Whether or not gamers are fans of Nomura’s previous work, however, hopefully some will be able to appreciate that Final Fantasy 7 Remake will be a fresh experience because of the new battle system. It should feel completely brand new when compared to the original game, even to veterans of Final Fantasy 7. The trick for Square Enix is to do this while also retaining the original’s charm and spirit, which I don’t think came from the turn-based combat, but rather the atmosphere and the components that created its atmosphere.
And if none of that interests you, at least there’s still the original game to enjoy. Not only that, but the original is not some super obscure, hard to find game, either. In fact, it’s readily available across multiple platforms. It’s possible to hunt down a PlayStation 1 and the multiple discs that comprised the original adventure, or even download it as a PS1 Classic on the PS3, PSP, or PS Vita. Final Fantasy 7 is also available on PC, iOS mobile devices, and PS4 with added cheat codes and trophy/achievement support.
Regardless, it will be interesting to see how fans react to other changes coming to the game. Square Enix said shortly after Final Fantasy 7 Remake was revealed that both gameplay and story changes are coming, but has kept those story changes under wraps. So far, we know that there will be no new characters, and that Cloud’s famous cross-dressing scene is still going to take place. Beyond those details, it’s a crapshoot as to what the Final Fantasy 7 Remake story will feature, but if the (perhaps undeserved) backlash to the new combat system is any indication, Square Enix may want to tread carefully.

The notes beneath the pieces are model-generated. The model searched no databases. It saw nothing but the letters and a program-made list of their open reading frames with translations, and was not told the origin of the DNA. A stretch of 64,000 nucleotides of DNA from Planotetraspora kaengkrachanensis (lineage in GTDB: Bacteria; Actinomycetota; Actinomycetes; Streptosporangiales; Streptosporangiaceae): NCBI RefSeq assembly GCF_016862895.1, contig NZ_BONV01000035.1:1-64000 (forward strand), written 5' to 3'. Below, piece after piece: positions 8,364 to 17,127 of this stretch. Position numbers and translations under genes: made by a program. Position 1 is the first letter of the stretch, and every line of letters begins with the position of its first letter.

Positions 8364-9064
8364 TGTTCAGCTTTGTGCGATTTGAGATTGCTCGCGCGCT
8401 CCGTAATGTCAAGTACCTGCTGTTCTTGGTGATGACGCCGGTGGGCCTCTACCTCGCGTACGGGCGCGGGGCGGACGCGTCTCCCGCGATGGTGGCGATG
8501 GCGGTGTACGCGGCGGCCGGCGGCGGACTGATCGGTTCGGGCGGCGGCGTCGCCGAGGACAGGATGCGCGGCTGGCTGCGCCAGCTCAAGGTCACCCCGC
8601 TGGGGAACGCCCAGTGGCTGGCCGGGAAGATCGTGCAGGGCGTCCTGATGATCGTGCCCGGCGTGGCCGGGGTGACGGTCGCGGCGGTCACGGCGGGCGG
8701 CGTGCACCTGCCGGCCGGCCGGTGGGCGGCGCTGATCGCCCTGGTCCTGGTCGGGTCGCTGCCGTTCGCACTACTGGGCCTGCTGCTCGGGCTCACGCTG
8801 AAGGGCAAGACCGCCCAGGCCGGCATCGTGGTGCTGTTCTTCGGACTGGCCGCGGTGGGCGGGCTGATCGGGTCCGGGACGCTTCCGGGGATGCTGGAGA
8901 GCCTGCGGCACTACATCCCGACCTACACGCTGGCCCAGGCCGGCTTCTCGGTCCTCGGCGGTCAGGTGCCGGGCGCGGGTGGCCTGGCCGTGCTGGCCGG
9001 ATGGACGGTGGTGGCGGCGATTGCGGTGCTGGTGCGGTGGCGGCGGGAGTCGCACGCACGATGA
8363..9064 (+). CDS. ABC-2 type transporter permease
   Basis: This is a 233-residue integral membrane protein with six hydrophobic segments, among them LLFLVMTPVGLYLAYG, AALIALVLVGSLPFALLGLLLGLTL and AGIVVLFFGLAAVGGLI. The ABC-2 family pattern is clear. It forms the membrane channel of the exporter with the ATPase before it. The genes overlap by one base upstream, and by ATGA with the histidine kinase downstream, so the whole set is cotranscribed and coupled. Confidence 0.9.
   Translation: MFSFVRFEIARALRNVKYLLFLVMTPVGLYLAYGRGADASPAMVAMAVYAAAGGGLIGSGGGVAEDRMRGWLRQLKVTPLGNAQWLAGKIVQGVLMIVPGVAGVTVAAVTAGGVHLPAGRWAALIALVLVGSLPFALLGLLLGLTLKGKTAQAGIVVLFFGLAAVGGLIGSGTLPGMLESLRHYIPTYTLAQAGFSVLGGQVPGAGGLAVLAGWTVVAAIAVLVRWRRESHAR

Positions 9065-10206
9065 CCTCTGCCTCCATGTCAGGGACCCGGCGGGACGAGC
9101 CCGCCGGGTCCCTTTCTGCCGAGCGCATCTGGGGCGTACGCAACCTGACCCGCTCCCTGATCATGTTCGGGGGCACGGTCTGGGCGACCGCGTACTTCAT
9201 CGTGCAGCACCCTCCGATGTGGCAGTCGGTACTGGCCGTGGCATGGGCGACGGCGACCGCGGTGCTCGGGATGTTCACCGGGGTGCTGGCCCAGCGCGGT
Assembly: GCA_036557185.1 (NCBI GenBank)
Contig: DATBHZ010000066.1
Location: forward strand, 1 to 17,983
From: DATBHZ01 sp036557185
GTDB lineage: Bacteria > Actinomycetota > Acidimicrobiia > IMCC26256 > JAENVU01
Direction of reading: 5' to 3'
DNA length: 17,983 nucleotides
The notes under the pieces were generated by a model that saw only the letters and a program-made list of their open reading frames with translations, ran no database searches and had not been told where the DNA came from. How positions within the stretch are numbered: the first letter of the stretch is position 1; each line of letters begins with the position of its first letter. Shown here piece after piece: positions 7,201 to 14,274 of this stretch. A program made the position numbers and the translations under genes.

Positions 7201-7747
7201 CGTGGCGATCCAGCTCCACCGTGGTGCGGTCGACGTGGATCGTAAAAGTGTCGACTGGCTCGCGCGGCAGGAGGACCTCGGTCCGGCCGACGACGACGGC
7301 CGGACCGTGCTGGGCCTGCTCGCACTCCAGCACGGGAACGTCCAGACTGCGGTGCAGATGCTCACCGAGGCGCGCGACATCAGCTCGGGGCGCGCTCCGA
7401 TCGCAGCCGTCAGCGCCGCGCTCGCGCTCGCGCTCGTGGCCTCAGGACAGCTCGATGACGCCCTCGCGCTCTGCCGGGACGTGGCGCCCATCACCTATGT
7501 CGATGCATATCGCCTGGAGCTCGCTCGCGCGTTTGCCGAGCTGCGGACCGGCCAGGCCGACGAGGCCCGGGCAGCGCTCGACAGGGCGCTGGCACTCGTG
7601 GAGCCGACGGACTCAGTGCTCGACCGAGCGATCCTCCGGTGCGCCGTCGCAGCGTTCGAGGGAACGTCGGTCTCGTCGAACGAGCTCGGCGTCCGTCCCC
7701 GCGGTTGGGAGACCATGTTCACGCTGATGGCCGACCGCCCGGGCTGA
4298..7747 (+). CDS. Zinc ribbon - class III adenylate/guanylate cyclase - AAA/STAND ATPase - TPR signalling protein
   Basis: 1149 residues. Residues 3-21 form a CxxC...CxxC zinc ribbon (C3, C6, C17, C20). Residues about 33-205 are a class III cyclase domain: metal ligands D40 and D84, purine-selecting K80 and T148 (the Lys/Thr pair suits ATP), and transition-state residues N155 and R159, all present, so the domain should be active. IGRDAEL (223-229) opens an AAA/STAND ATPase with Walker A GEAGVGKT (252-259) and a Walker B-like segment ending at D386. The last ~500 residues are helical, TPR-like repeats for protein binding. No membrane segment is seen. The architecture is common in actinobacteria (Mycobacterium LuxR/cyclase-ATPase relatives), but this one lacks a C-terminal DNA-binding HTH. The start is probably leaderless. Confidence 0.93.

In any case, Final Fantasy 7 Remake should prove to be one of the most compelling gaming experiences ever, even if it is a failure – which doesn’t look likely. I am extremely interested to see what the general consensus is for the new battle system after the game is actually in the hands of players, and I am also excited to see the tweaks Square Enix is making to the story. I can definitely understand why some fans are less excited for the game after seeing the new battle system, but I think that they will be pleasantly surprised when it’s all said and done.
The Final Fantasy franchise is all about reinvention. The games are constantly employing new gameplay mechanics, settings, stories, characters, and more, in an attempt to keep the franchise from stagnating. While some attempts have been better than others, it’s remarkable that Final Fantasy has had 15 core entries in the series and is still going strong, whereas the bulk of JRPG franchises from the 80s and 90s seem to have vanished. The genre is simply not as popular as it used to be, but in spite of this, Final Fantasy has prevailed, and I believe that is largely due to Square Enix’s willingness to take risks and innovate with it. Hopefully the risks Square Enix is taking with Final Fantasy 7 Remake pay off, and we’ll have another classic on our hands.
What do you think about Final Fantasy 7 Remake‘s new battle system? Do you think that it’s best for the game, or would you rather Square Enix stuck with the tried-and-true turn-based combat? What other changes do you want to see in Final Fantasy 7 Remake, and what would you like to see stay the same? Sound off in the comments below and give us your thoughts on everything Final Fantasy 7 Remake.
Final Fantasy 7 Remake doesn’t have a release date, but for now, it is only slated for the PlayStation 4.